46 Great Opening Lines: 26

Alicia Martin, ‘Biografias’, installation in Cordoba, Spain, Photo courtesy of Toni Castillo Quero, Creative Commons * Over the past decade university ­libraries have been systematically removing books from their shelves. Michael Wilding, ‘University Libraries should Preserve Printed Books’ in The Weekend Australian, 23rd August 2017 Last week’s opening line came from a short story by Michael… Continue reading


46 Great Opening Lines: 13

The men of the twenty-ninth century live in a perpetual fairyland, though they do not seem to realise it. Opening line, In the Twenty-Ninth Century, by Michel and Jules Verne, 1889, translated by I.O. Evans, 1965 The full title of this short story which is mostly the work of Jules Verne’s son, Michel, is In… Continue reading


46 Great Opening Lines: 10

Midway upon the journey of our life I found myself in a dark wood, where the right way was lost. Opening line of Canto 1, “Hell”, The Divine Comedy, Dante, completed 1320, translated by Charles Eliot Norton.   Dante has lost the “right way” and hopes to find it before he grows old. But he… Continue reading


46 Great Opening Lines: 6

In Montmartre, on the third floor of 75b Rue d’Orchampt, there lived an excellent gentleman called Dutilleul, who possessed the singular gift of passing through walls without any trouble at all. From The Man Who Walked Through Walls, 1941, Marcel Aymé, translated by Sophie Lewis In my previous post about a great opening line I… Continue reading


Weekly photo challenge: Unusual

Back in May I blogged about a new sculpture that was set in place on Anzac Parade in Canberra as a memorial for the Boer War in South Africa (1899 – 1902). Before the official opening, the sculpture was covered in black plastic, or rather the sculptures, all four of them. It was a weird… Continue reading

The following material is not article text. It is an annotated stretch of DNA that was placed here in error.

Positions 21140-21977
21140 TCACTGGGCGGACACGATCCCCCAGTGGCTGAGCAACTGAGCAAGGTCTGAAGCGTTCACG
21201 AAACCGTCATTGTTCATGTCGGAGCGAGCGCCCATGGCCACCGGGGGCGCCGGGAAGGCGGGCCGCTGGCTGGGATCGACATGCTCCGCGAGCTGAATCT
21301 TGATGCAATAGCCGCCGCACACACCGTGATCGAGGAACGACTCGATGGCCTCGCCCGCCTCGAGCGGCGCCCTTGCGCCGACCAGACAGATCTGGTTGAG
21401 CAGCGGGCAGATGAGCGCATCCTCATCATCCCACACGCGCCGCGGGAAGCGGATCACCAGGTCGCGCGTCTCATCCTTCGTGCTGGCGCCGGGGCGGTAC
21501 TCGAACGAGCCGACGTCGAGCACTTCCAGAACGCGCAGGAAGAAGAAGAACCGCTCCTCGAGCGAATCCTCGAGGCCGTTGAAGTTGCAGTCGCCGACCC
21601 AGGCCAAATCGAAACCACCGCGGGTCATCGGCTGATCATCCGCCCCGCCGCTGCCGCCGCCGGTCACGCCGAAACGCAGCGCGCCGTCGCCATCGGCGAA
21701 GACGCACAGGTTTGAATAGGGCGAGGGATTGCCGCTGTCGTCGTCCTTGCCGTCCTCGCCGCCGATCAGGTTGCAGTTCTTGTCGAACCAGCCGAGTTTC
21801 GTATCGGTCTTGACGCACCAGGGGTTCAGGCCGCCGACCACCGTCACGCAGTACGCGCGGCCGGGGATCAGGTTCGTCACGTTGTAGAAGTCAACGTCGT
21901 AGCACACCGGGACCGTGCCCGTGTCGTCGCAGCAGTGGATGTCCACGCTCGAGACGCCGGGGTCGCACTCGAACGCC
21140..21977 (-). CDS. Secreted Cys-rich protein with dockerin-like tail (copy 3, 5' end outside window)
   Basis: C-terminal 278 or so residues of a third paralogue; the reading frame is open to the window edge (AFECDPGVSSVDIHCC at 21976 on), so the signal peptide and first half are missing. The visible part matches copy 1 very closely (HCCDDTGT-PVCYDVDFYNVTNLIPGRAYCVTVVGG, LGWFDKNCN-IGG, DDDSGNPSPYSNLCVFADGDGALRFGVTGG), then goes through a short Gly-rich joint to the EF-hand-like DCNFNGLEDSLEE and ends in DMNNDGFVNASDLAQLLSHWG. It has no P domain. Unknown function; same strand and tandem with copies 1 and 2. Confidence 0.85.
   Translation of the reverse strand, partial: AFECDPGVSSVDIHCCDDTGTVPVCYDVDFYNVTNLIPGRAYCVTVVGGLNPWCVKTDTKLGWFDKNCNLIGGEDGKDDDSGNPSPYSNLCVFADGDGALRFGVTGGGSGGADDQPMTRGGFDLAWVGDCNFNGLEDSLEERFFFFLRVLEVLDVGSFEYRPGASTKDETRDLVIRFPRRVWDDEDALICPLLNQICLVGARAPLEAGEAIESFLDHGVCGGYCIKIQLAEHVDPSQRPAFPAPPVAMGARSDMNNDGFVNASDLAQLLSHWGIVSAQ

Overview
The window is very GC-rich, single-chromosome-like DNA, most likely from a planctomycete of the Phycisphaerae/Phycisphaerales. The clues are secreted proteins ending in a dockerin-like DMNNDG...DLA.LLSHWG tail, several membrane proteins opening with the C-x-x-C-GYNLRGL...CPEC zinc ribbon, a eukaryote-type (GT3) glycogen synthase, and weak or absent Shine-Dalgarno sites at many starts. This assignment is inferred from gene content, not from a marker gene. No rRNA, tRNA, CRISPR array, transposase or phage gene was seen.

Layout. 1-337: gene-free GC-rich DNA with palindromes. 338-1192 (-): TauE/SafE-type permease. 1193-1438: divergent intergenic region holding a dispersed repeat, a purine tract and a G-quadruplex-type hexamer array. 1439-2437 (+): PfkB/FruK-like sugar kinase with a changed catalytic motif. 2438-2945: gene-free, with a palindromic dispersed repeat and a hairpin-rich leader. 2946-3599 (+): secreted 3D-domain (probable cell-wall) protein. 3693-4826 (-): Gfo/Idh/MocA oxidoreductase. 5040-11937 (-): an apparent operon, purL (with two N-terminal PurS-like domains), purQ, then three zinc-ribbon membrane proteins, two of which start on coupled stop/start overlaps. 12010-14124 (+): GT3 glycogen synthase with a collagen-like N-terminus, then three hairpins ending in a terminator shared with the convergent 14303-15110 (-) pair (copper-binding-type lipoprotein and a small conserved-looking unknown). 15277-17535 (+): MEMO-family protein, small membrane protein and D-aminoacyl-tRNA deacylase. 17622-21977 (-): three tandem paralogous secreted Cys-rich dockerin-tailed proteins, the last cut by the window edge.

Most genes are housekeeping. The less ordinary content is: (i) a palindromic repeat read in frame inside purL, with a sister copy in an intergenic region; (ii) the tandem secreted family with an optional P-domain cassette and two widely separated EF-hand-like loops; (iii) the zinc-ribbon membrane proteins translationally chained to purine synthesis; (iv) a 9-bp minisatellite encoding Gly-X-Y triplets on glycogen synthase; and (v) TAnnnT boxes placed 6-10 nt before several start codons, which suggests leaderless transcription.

Changing Seasons: June (Munich)

June in Munich. It’s hot, surprisingly hot. Two months ago it was still cold and even snowing a bit. Now, after the long winter, the population of Munich has come outside. Large numbers of people are running and cycling in the streets and exercising in the parks. In the Englischer Garten they even surf! A… Continue reading


Weekly photo challenge: Mirror

Cones. Bert Flugelman (1923-2013) created them, and the National Gallery put them out under the blue Australian sky in the Sculpture Garden. Flugelman produced a number of stainless steel sculptures in Australia (where he lived), not to be confused with Austria (where he was born). Children and adults alike love the 20 metres of image-distorting… Continue reading


Weekly photo challenge: Face

If you’re looking for some mild amusement, and you have an Apple computer, check out the Faces option in the ‘Apple Photos’ application. It collects images of faces, that is, anything that resembles two human eyes above a nose above a mouth. It doesn’t always get it right. Sometimes it finds sculpted faces, though they… Continue reading


Japanese Gardens, Helwan, Cairo

In the 1800s, the town of Helwan was Egypt’s winter resort for the wealthy.  During the Second World War, British, Australian and New Zealand soldiers were resident in the area and visited these gardens constructed in 1917 by the architect Zulfiqar Pasha, who gave them a Japanese theme with about forty Buddha statues, elephants, a… Continue reading


A moment in time

Today there’s a prompt to show and tell:  show the last photo I’ve taken, and tell the story behind that moment in time. Yesterday I was passing the Civic library where I’ve worked casually as a tutor for a couple of years.  There’s something in there that I’ve often wanted to photograph, but when I’m… Continue reading